Literary Classics Reimagined in the Age of Coronavirus: The Trial

alex atkins bookshelf literatureWhat if the opening paragraphs to some of the greatest works of literature were reimagined through the lens of the current coronavirus pandemic exacerbated by a staggering economic collapse? Atkins Bookshelf presents “Literary Classics Reimagined in the Age of Coronavirus” series.

Today we will reimagine the opening paragraph of Franz Kafka’s novel The Trial. The novel begins by introducing us to K., the ambitious Chief of a bank who wakes one day to find himself arrested. But why and by whom? It is never clear. Ultimately K. is helpless against the Law and the elusive and powerful Court that is holding his trial. K. is living a nightmare — he experiences a wide range of emotions: confusion, frustration, hope, and despair — something we can relate to in the age of coronavirus:

Someone must have been telling lies — fake news! — about Josef K., he knew he had done nothing wrong since he had been sheltering in place for months; he hadn’t gone to the bank in all that time; but, one morning, he was arrested. WTF! Every day at eight in the morning he was brought his breakfast by Dr. Fauci’s cook — Dr. Fauci was his landlord — but today she didn’t come. That had never happened before — she was as reliable as an Uber Eats driver (before the pandemic, of course). K. waited a little while, looked from his pillow at the old woman who lived opposite. She was wearing an N95 face mask and disposable gloves — typical attire for the “new normal” — while she watched him with an inquisitiveness quite unusual for her, and finally, both hungry and disconcerted, he rang the bell. There was immediately a knock at the door and a man entered. He had never seen the man in this house before. Anyone who came into K’s room would have been tested for COVID-19. The man was slim but firmly built, his clothes were black and close-fitting, with many folds and pockets, buckles, buttons and a belt, along with the obligatory PPE — all of which gave the impression of being very practical but without making it very clear what they were actually for. “Who are you? Am I being punked?” asked K., sitting half upright in his bed, confused to be found in this rather um… Kafkaesque situation. The man, however, ignored the question just like Trump avoids questions at his self-aggrandizing coronavirus press  carnival shows. His eyes were obscured by the plastic face shield and his expression was inscrutable under the face mask; he merely replied, “You rang?” “Did you mean that sarcastically?” K. asked. “Anna isn’t here; and I know she wasn’t furloughed. She told me she had applied to that financial fiasco known as the PPP program administered by the incompetent bureaucrats at the SBA. So she should have brought me my breakfast,” said K. He tried to work out who the man actually was, first in silence, just through observation and by thinking about it, but the man didn’t stay still to be looked at for very long. Is that Mike Pence? he thought; the resemblance was uncanny — the neatly combed white hair, the deep-sunk beady eyes, the monotone robotic voice, and the uptight stick-up-his-ass posture. Instead the man went over to the door, opened it slightly, and said to his obsequious assistant from the feckless coronavirus task force who was clearly standing immediately behind it, “He wants Anna to bring him his breakfast.”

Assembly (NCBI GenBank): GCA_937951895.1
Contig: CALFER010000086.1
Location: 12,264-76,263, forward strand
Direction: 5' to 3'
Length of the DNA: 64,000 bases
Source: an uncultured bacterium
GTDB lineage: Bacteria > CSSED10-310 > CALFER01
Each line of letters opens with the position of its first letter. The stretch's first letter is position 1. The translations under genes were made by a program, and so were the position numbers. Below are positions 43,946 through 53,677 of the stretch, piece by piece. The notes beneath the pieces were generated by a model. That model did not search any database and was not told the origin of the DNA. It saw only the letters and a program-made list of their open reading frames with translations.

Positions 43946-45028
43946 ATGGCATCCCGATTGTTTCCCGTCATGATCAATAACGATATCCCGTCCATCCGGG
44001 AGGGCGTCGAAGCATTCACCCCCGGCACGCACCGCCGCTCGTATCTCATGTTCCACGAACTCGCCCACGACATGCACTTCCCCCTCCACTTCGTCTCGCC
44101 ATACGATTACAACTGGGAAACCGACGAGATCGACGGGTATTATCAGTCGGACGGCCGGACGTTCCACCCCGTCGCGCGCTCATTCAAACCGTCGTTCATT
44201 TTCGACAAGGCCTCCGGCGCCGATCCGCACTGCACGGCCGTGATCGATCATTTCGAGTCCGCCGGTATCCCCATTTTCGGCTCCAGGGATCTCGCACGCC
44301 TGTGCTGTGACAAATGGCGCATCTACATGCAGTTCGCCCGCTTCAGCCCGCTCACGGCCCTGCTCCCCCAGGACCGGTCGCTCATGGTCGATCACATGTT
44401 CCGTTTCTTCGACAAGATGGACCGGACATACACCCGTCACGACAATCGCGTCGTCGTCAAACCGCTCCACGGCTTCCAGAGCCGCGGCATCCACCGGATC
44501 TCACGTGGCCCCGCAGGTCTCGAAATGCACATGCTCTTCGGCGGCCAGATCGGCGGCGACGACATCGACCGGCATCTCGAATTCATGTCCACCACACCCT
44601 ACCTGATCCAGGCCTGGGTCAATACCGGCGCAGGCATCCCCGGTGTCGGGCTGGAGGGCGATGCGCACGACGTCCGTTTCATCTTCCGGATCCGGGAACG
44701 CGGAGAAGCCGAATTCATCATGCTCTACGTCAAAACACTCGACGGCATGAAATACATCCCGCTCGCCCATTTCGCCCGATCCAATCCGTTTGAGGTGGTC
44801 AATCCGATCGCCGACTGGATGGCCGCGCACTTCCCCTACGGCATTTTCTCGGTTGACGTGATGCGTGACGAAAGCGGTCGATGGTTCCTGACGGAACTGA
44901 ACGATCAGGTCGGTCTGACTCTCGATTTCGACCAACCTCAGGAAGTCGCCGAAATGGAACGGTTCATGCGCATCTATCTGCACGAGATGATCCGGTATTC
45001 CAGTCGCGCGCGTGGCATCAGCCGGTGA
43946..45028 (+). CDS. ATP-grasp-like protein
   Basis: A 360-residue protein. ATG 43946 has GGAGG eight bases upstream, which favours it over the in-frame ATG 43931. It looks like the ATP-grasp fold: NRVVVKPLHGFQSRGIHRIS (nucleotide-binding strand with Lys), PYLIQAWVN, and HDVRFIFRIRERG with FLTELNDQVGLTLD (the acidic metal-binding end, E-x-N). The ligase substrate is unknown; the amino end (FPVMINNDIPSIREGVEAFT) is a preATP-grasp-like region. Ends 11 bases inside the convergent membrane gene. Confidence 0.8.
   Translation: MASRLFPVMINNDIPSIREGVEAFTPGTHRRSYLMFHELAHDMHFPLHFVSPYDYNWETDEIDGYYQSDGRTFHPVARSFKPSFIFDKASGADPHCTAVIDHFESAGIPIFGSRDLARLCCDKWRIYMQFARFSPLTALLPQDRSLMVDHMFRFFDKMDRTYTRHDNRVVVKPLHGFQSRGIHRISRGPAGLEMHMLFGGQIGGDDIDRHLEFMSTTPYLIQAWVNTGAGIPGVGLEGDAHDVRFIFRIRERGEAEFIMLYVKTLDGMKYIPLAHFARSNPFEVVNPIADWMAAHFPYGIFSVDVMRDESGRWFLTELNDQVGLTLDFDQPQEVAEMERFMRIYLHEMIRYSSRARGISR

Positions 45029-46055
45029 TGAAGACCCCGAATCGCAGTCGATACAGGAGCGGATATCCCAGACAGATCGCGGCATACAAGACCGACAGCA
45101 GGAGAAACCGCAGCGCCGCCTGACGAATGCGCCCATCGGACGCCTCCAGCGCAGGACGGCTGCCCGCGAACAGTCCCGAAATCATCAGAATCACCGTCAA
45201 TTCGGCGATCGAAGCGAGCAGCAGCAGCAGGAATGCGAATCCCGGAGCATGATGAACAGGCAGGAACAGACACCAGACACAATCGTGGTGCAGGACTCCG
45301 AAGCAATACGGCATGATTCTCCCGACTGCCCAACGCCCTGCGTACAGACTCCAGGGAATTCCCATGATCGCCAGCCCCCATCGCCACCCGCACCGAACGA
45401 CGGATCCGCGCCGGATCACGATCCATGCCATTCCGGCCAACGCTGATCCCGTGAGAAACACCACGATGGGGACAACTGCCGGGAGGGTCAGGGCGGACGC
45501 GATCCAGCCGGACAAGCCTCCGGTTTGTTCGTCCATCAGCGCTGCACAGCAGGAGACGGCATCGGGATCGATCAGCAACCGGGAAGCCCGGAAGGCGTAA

SHARE THE LOVE: If you enjoyed this post, please help expand the Bookshelf community by FOLLOWING or SHARING with a friend or your readers. During the coronavirus pandemic quarantines, it is a perfect time to explore the more than 1,600 articles on Bookshelf. Cheers.

Read related posts: Literary Classics Reimagined in the Age of Coronavirus: A Tale of Two Cities
Literary Classics Reimagined in the Age of Coronavirus: The Old Man and the Sea
Literary Classics: Reimagined in the Age of Coronavirus: Moby-Dick
The Surprising Original Titles of Famous Novels
Who Are the Greatest Shakespeare Characters?
The Most Influential People Who Never Lived
The Power of Literature
The Most Influential Authors
The Most Influential Characters in Literature
The Best Sentences in English Literature


Join the conversation

Fill in your details below or click an icon to log in:

WordPress.com Logo

You are commenting using your WordPress.com account. Log Out /  Change )

Google photo

You are commenting using your Google account. Log Out /  Change )

Twitter picture

You are commenting using your Twitter account. Log Out /  Change )

Facebook photo

You are commenting using your Facebook account. Log Out /  Change )

Connecting to %s

This site uses Akismet to reduce spam. Learn how your comment data is processed.

%d bloggers like this: